A few of them mentioned violin making schools. The only one that I could find in Canada at the time was a guitar making school in Quebec where making a violin was an option, which didn't seem like a good idea. My french to this day still needs some work. The other options were the American schools but cost and time were both factors as I had just finished an undergraduate, and taking on a mountain of debt to move to a different country to study something that I didn't even know if I would enjoy or become any good at was a leap of faith I wasn't prepared to take. 

 

Summer/shorter programs were also mentioned, but many of them with caveats such as "I don't know if that one is still going" or "I'm pretty sure they stopped doing it a few years ago" and turned up a lot of dead ends. Eventually the VSA program at Oberlin was something I came across. While it is much better today, the website I encountered at the time wasn't very helpful/informative. I asked a few of the makers that had told me no about Oberlin, and the take away I got from those conversations was that it is a program where established makers go to refine their skills and share with colleagues, and that it was not for beginners. The UNH program was also mentioned and had an even less inspiring webpage, but they welcomed beginners. 

 

As a quick aside to Nathan, not all summer programs are created equal. I absolutely agree that if you attend a week or a month of summer programs with no previous knowledge, you don't come away a maker, or a luthier who could/should compare themselves to professionals. However, there are plenty of professionals who did get their start that way, and plenty who have been to Oberlin or one or more of the other programs over the years to hone their skills and pick up some valuable information from colleagues they would not otherwise have the opportunity to work down the bench from. Some of the programs are complete wastes of time, some are instructed by people who have no business being instructors, but some of them are extremely valuable to this profession and should not be lumped in with the former.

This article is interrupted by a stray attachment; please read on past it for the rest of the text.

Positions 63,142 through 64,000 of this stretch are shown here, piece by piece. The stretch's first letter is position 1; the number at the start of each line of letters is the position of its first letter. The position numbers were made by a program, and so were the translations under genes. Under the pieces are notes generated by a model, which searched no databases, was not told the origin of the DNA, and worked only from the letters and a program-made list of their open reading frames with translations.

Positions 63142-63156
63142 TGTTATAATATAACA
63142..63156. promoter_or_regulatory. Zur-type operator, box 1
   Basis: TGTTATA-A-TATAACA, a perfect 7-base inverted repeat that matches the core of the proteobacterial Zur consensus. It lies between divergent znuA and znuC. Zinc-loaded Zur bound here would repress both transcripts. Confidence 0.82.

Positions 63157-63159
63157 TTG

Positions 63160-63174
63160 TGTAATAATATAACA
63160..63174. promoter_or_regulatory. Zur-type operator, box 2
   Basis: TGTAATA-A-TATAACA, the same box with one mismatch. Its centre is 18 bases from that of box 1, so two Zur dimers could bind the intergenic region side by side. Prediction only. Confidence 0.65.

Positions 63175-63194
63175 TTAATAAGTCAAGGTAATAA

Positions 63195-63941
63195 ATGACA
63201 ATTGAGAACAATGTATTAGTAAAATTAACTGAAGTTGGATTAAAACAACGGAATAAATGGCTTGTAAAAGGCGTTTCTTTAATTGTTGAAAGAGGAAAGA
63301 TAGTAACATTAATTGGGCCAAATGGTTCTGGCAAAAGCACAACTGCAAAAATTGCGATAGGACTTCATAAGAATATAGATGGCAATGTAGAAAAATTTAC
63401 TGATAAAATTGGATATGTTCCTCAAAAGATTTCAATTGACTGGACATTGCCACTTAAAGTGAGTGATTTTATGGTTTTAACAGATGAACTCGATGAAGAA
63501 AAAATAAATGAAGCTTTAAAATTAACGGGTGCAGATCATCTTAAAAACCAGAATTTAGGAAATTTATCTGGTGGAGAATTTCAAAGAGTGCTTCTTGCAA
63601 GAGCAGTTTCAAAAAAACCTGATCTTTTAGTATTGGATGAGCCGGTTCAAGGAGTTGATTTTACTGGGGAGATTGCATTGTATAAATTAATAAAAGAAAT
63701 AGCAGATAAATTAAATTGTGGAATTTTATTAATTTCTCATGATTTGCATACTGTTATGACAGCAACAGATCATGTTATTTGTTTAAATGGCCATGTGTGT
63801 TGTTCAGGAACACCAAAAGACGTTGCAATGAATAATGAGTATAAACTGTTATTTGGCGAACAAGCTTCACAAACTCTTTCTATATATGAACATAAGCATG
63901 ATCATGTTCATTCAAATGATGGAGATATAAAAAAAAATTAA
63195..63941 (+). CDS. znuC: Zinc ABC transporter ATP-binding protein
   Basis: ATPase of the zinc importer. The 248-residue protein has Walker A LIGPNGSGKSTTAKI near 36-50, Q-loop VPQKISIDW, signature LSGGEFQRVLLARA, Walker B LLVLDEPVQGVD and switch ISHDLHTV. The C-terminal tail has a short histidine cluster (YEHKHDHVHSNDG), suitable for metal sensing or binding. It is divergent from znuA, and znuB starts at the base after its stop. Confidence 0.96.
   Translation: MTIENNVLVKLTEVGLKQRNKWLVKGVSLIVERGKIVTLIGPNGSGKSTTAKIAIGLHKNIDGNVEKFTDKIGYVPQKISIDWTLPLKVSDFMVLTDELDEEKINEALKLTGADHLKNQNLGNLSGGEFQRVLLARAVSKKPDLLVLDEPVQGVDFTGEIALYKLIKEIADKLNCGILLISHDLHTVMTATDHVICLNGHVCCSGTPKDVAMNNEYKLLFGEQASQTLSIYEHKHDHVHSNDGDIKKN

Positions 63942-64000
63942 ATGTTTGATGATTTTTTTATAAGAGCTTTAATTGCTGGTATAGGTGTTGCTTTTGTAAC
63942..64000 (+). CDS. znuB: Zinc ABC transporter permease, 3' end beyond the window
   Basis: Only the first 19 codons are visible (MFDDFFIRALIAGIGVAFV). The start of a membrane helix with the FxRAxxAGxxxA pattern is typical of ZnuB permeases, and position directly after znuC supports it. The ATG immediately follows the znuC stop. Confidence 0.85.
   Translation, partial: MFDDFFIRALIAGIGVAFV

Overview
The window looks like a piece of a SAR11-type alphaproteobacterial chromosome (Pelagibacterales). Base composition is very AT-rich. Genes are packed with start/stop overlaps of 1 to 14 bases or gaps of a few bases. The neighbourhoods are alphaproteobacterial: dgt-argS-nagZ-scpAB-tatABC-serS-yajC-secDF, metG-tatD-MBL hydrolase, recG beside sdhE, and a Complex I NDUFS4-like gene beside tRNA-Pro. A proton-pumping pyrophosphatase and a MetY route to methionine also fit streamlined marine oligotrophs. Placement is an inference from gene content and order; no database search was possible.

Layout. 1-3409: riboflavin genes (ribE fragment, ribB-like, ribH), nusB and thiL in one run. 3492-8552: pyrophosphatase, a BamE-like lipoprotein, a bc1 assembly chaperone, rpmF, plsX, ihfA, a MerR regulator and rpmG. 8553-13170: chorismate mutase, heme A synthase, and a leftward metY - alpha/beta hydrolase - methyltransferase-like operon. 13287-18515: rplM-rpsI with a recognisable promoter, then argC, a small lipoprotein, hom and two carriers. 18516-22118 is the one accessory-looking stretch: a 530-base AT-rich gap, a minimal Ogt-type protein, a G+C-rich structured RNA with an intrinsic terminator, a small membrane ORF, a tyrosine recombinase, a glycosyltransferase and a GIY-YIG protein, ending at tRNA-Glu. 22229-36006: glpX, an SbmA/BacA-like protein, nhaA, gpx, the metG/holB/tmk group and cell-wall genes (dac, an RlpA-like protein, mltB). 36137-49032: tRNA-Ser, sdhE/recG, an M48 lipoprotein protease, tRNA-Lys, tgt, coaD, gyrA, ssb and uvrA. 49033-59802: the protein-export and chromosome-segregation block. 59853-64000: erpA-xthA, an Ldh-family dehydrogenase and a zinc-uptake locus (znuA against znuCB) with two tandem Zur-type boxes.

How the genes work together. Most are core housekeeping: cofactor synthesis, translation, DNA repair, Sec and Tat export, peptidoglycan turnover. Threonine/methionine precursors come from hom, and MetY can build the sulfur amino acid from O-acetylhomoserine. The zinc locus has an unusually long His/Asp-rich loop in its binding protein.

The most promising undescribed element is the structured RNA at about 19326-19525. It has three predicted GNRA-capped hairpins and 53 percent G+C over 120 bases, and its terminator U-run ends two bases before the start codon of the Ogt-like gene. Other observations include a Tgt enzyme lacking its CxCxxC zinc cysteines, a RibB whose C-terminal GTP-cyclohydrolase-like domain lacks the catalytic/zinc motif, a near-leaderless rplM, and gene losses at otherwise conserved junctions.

I got my start at UNH studying bow rehair, repair, and making with Lynn Armour Hannings and George Rubino. I feel very fortunate to have the opportunity to study with both of them, and while I have no business suggesting my work is approaching the level of theirs, they have been instrumental in building the foundation I now have on bow repair and making. I know I have a lot to learn from here, but I also know that there are people out there who have received far less training than I who make far greater claims about their work.